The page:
, Volume 17, Issue 1, pp 71-79

A Pooled Analysis of Bladder Cancer Case–Control Studies Evaluating Smoking in Men and Women

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Abstract

Objective A recent study suggested that risk of bladder cancer may be higher in women than in men who smoked comparable amounts of cigarettes. We pooled primary data from 14 case–control studies of bladder cancer from Europe and North America and evaluated differences in risk of smoking by gender.

Methods The pooled analysis included 8316 cases (21% women) and 17,406 controls (28% women) aged 30–79 years. Odds ratios (ORs) and 95% confidence intervals (95% CI) for smoking were adjusted for age and study. Exposure-response was evaluated in a stratified analysis by gender and by generalized additive models.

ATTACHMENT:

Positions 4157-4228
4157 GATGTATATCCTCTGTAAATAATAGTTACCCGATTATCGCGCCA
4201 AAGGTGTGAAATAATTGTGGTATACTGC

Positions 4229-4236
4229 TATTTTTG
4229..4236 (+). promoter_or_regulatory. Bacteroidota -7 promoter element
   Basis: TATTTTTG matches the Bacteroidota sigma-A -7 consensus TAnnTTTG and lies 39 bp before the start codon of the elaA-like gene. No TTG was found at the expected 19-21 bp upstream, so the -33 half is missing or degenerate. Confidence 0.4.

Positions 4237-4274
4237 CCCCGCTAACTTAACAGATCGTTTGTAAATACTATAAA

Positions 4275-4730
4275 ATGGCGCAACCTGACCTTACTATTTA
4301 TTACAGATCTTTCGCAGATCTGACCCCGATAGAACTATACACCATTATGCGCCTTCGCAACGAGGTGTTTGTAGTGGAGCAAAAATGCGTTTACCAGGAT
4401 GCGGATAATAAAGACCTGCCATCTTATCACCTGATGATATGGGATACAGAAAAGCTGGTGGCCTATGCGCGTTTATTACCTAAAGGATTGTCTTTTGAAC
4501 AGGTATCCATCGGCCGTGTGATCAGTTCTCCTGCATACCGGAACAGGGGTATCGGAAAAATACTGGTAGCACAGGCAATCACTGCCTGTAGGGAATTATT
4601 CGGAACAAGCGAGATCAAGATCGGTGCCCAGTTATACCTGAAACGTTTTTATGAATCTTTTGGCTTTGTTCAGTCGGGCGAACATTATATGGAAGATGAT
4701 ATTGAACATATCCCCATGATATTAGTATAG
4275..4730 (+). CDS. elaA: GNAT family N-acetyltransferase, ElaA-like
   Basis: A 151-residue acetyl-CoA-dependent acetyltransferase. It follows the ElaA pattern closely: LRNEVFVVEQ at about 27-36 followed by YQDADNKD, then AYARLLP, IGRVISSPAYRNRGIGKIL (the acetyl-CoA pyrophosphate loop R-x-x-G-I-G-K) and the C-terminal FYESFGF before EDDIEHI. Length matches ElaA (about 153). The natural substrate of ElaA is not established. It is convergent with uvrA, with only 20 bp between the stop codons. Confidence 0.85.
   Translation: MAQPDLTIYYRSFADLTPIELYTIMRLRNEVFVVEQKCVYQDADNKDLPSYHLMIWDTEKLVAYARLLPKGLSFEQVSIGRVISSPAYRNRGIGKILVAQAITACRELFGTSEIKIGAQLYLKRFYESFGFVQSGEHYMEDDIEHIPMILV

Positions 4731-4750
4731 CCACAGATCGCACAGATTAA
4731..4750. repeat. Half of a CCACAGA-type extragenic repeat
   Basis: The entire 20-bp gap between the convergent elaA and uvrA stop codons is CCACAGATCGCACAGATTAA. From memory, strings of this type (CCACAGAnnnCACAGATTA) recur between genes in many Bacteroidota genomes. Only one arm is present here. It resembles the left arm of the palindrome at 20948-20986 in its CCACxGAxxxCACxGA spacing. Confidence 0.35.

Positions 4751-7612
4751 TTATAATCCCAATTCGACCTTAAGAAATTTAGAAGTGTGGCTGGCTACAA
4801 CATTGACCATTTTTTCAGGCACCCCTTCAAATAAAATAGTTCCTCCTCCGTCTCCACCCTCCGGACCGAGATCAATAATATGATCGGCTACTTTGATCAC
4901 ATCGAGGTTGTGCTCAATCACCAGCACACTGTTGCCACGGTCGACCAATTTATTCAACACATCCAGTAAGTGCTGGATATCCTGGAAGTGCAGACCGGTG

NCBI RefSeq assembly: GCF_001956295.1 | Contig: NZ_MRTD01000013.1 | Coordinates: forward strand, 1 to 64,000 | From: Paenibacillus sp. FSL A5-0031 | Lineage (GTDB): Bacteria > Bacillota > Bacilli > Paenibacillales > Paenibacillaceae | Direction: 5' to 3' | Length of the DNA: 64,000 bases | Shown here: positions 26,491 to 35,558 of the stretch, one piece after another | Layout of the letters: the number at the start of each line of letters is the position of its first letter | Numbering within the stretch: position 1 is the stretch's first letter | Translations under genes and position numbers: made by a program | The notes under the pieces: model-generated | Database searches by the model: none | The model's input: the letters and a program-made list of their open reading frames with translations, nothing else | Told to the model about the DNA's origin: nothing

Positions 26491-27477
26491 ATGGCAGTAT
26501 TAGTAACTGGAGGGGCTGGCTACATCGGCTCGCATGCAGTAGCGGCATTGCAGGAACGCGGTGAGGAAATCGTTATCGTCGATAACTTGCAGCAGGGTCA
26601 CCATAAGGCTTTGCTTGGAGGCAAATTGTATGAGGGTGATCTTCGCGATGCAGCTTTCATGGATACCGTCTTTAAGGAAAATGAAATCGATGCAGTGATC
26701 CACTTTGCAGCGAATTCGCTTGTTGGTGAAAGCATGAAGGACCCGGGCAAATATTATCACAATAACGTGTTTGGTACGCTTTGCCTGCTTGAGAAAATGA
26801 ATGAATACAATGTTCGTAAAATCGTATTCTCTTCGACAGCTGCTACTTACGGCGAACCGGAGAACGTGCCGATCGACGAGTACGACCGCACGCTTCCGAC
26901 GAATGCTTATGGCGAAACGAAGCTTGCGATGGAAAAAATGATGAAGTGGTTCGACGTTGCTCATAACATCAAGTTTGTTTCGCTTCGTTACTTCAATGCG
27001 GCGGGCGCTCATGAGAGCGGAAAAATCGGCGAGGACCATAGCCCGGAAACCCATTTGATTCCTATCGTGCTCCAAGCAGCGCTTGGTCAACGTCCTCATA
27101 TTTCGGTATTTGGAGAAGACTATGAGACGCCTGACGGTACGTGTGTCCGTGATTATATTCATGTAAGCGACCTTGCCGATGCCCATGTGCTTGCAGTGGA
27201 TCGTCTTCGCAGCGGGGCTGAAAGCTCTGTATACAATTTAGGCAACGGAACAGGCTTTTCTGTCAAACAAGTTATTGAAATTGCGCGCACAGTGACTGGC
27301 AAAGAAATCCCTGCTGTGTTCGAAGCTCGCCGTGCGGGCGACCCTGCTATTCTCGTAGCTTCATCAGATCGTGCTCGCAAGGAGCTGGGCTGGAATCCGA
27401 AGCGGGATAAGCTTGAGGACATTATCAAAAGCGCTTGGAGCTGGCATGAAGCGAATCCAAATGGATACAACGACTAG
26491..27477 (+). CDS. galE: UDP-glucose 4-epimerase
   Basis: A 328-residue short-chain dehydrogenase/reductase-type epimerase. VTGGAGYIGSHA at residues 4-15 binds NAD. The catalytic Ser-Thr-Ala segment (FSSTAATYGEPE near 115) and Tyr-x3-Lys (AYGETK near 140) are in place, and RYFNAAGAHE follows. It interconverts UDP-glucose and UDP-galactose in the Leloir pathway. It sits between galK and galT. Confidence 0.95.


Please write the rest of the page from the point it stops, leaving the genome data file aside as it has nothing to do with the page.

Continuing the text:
Results The odds ratios for current smokers compared to nonsmokers were 3.9 (95% CI 3.5–4.3) for males and 3.6 (3.1–4.1) for females. In 11 out of 14 studies, ORs were slightly higher in men. ORs for current smoking were similar for men (OR = 3.4) and women (OR = 3.7) in North America, while in Europe men (OR = 5.3) had higher ORs than women (OR = 3.9). ORs increased with duration and intensity in both genders and the exposure-response patterns were remarkably similar between genders.

Conclusion These results do not support the hypothesis that women have a higher relative risk of smoking-related bladder cancer than men.